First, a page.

DRM you, DRM you to hell

An open letter to NBC.
(you’re free to copy/paste this letter, or a version of it, and send it to NBC Direct, their online video distribution channel, at nbcdirect@nbcuni.com.)

I would love to watch high-definition archives of Heroes online, as I can’t always get in front of a TV at the scheduled time. I went to your site to watch them, and I am now very offended.

First, I’m offended that you would choose to purposefully exclude me as a patron, or extort additional money from me. You pay a lot of money to get people interested in your shows, then more money to draw them to your website, only to then limit who gets to view the content.

I use a Macintosh, at home, at work and on the road. You have chosen to use a system that is not open to everyone, but is instead limited to a subset of people who patronize Microsoft as your “free” distribution channel. So unless I pay Apple $3 per episode to download them from the iTunes store, I have to pay Microsoft for their operating system.

I am also offended that you choose to treat me like a criminal, for no other reason than I want to enjoy your product. You won’t let me view your content because you’re worried I might give it to someone – someone who could also get it from your site.

I chose to visit your site to view your content. The first choice is always the easiest and most accessible. I expected that the only encumberment to doing so would be viewing advertising, which I accept. The irony is that, out of concern that people might find an illegitimate distribution channel which would not generate advertising revenue for you, you limit who can access your product legitimately, which reduces your potential ad revenue.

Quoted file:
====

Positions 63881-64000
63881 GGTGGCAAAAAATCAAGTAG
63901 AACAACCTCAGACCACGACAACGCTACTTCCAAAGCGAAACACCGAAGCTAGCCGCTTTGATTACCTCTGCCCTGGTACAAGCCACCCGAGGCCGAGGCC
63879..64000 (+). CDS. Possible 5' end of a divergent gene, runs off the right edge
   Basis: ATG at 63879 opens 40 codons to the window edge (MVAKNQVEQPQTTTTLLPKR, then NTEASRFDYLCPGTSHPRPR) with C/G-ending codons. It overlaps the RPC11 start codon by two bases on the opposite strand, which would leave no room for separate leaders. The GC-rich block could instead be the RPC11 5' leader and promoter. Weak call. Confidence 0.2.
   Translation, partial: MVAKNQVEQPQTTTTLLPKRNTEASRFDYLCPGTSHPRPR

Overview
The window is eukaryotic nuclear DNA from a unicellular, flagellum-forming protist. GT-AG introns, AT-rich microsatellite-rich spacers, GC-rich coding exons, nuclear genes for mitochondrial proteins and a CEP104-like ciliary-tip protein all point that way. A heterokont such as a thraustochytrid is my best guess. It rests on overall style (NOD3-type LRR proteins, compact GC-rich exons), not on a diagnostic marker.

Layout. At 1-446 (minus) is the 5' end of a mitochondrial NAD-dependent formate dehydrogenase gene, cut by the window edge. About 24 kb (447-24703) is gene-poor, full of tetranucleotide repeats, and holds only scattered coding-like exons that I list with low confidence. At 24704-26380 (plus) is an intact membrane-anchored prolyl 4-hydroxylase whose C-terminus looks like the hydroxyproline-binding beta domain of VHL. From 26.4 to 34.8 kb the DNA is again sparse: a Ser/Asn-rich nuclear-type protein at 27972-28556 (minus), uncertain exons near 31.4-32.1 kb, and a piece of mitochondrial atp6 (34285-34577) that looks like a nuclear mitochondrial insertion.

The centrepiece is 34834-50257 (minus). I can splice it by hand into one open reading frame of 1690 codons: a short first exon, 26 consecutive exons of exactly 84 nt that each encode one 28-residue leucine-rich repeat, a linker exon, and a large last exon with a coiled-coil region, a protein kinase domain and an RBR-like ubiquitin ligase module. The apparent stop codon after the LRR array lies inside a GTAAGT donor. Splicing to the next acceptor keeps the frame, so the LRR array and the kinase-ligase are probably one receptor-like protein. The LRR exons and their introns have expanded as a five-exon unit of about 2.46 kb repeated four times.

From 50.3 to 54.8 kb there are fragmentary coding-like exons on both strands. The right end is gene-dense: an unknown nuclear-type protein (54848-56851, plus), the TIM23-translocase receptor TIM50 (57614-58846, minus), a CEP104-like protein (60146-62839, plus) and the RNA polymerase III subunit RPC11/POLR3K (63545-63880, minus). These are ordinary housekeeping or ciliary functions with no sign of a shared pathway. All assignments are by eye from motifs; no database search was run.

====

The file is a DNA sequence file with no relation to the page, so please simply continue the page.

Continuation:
After all the money you spend on advertising and marketing just to get people to watch any particular program, you say, “here, but don’t show anyone else.” Why, because they might become fans, too, and more people would come to your site to get more content? You want as many paying customers to see the show as possible (even if we are “paying” by viewing ads), then you limit who can come in, just to make sure everyone who’s in has paid.

Perhaps the ultimate irony is the people who can do the most damage, the bootleggers and pirates who would appropriate your content and redistribute it for their gain, are already doing so. They don’t get the content through legitimate means (hello? VCR?), so they aren’t encumbered by the DRM embedded into legitimately obtained content. The only people inconvenienced are the ones trying to do things the right way.

So until you come up with an open DRM system that’s accessible to everyone, regardless of which software they use, one that doesn’t consider every patron a potential thief (that is, none), I’m going to steal it. I still plan on viewing your content. I’ll look at products other people want to sell me as the price of admission. But I don’t appreciate being told I can’t see something because I might steal it. That means I’m going to patronize the very people you’re trying to stop (when instead you’re stopping me). They actually want to make the content accessible.

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Published in: on October 20, 2008 at 2:37 pm  Comments (1)  

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  1. […] drm you, drm you to hell […]


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